«мала моя батьківщина
аж завширшки в дві руки
люба моя батьківщина
теплотою в дві руки
і глибока батьківщина
This year the world saw the poetic book by the famous Latvian poet, journalist and translator Knuts Skujenieks “My Little Homeland”, the concept, selection of texts and translation of which was prepared by a Ukrainian poet, translator, literary critic, head of the NGO “Center of Baltic Studies” in Lviv University Yuri Sadlovskyi. Small in volume but of great depth of thought and way of poetic expression the collection was published by the Ministry of Foreign Affairs of the Republic of Latvia, the Embassy of Latvia in Ukraine and the Honorary Consulate of Latvia in Lviv (the translation of the book was also supported by the Latvian Association of Writers and Ministry of Culture of the Republic of Latvia).
The edition was presented at the Scientific Library of the University on December 20, 2016. The meeting was moderated by poet, translator, and scientific secretary of The University Library Hrygoryi Chopyk.
“Knuts Skujenieks is a person who shares our love of freedom; he is close and understandable for Ukrainians because he experienced the same Soviet “repressive school” as our giants of spirit of the 1960s. Harassment, groundless accusations of nationalism, seven years spent in camps in Mordovia did not break writer and taught him to be himself against all odds. Even today, Ukraine has something to learn from the Baltic countries while paving its way towards Europe from bondage (imposed by “elder brother”) to freedom and national identity!” – said Hrygoryi Chopyk starting the presentation. “This book teaches us to listen to great poetry of life, a great silence, a great song” – he added.
Wife of Hrygoryi Sadlovskyi Mariana Ventsek helped feel melodiousness and closeness to Latvian folk “swing-songs” (Dines) of the texts by Knuts Skujenieks whiler performing musical accompaniment a cappella songs “What Sayest Thou Dawn?” (music by Yu. Sayenko), “Fairy Tale” (music by M. Zarichnyi), “Loose Shoes Will Leave the Heart.” Finally, Ukrainian poetic songs to the words of other Latvian poets sounded during the performance, in particular, Aspazija Rainis’ “Christmas Lullaby” (known from the movie “Long Road through Dunes”) performed in a duet by Yu. Sadlovskyi and M. Ventsek.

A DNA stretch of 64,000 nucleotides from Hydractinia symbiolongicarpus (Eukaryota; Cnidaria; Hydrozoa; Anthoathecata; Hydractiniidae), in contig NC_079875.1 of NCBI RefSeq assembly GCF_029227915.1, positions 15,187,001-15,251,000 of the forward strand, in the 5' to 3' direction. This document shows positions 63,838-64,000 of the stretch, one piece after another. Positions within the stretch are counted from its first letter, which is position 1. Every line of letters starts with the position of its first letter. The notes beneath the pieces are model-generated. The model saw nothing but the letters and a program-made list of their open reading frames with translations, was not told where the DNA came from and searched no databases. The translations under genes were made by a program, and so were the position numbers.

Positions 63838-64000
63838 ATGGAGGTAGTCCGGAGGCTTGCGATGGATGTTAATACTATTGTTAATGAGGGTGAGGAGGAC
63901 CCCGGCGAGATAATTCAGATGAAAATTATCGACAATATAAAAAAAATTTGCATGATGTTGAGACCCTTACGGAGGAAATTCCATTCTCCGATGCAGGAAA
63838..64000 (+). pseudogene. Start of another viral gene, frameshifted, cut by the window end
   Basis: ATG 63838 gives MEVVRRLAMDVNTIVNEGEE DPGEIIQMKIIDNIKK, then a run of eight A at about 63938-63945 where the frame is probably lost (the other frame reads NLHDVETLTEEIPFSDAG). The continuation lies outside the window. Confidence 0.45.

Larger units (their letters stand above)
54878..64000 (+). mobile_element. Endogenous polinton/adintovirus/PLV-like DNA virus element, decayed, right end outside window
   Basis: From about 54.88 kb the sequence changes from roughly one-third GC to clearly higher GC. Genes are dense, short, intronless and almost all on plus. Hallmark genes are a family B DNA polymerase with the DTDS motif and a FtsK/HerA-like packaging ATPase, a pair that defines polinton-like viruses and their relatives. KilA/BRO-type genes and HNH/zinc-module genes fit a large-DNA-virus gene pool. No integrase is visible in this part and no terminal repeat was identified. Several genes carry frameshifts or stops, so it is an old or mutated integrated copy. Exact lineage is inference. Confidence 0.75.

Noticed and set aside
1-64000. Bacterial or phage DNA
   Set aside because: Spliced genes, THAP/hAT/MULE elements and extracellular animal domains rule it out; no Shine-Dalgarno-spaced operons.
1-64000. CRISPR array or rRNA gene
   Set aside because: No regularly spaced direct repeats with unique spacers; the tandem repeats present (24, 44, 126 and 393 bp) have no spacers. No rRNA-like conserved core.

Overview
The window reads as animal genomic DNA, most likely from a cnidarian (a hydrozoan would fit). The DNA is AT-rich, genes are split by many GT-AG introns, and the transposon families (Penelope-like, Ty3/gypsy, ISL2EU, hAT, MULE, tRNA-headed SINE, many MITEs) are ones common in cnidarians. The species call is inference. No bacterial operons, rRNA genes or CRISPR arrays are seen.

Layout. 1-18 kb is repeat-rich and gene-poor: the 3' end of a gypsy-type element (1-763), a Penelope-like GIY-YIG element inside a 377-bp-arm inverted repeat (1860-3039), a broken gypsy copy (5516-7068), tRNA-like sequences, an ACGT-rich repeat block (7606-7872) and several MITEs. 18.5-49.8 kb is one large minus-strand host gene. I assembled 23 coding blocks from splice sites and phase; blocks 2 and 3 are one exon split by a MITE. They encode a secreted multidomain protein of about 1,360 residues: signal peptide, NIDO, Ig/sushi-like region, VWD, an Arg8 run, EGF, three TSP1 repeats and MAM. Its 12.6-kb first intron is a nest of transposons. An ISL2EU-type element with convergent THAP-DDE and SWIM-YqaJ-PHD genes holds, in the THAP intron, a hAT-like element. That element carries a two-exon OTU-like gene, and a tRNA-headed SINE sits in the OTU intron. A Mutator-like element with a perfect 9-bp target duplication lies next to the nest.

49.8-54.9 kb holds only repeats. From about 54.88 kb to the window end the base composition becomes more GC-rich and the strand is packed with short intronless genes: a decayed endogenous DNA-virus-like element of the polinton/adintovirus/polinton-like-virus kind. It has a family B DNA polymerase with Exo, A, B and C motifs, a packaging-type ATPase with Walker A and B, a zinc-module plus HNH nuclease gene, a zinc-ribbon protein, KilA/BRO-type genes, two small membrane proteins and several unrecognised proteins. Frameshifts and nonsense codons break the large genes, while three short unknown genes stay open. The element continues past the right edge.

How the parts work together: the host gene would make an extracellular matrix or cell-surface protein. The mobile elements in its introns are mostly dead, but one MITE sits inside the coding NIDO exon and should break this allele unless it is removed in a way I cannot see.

“Through the prism of Knuts Skujenieks I will open Latvia to you now, my Latvia; I will share my personal experiences of exploring the country, its language and culture …” said Yuri Sadlovskyi.
He also said that using Russian contractors it took him a long time to come to understanding (like for most people of the Soviet space), and only later he realized: Ukrainian must communicate with Latvians directly and build relationships alive, without mediation. It is exactly what a great friend of Ukrainian literature Knuts Skujenieks did spending the time in the camps to communicate with the Ukrainian intelligentsia (who were also imprisoned for “nationalism”). It is no coincidence that the first book by Latvian poet was published after his return from exile. It was a collection of translations of Lesya Ukrainka’s “Sister of Thunder Lightning”. Subsequently, the translator prepared a number of poetry books by other authors opening Ukraine to the Latvian reader.
“The main rule for an interpreter is not to translate literally, but open borders that do not let us to another culture! Fell a foreign culture, learn this different world and only then you can start to do the translation”, emphasized Yuri Sadlovskyi.
Writer, translator, scholar of antiquity, professor of the University Andriy Sodomora thanked Yuri Sadlovskyi for good presentation in the library, drawing parallels between the image of “small homeland” of Knuts Skujenieks and famous words: “We Love the Motherland not because It is Large, but because It is Ours”. A famous mathematician, professor of Lviv University Mykhaylo Zarichnyi stressed on the elitism of reader community that enjoys the poetic word and pointed out continuous musicality of poetry of Knuts Skujenieks, which is successfully rendered in the Ukrainian translation.
Besides the librarians, teachers and students of College, Faculty of Philology, the students of the National Academy of the Army named after Hetman Sahaidachnyi came to admire the beauty of Latvian poetry in translation. In particular, an interesting piece in the presentation was the poetic “dialogue” between Yu Sadlovskyi and students, one of whom read own text on the tragic events of today.
To paraphrase the words of one of the poems by Knuts Skujenieks that “the way to Athens is far and yet the news must be brought,” Hrygoryi Chopyk concluded that Yuri Sadlovskyi still told the audience the message of Latvia at the presentation in the library of the University.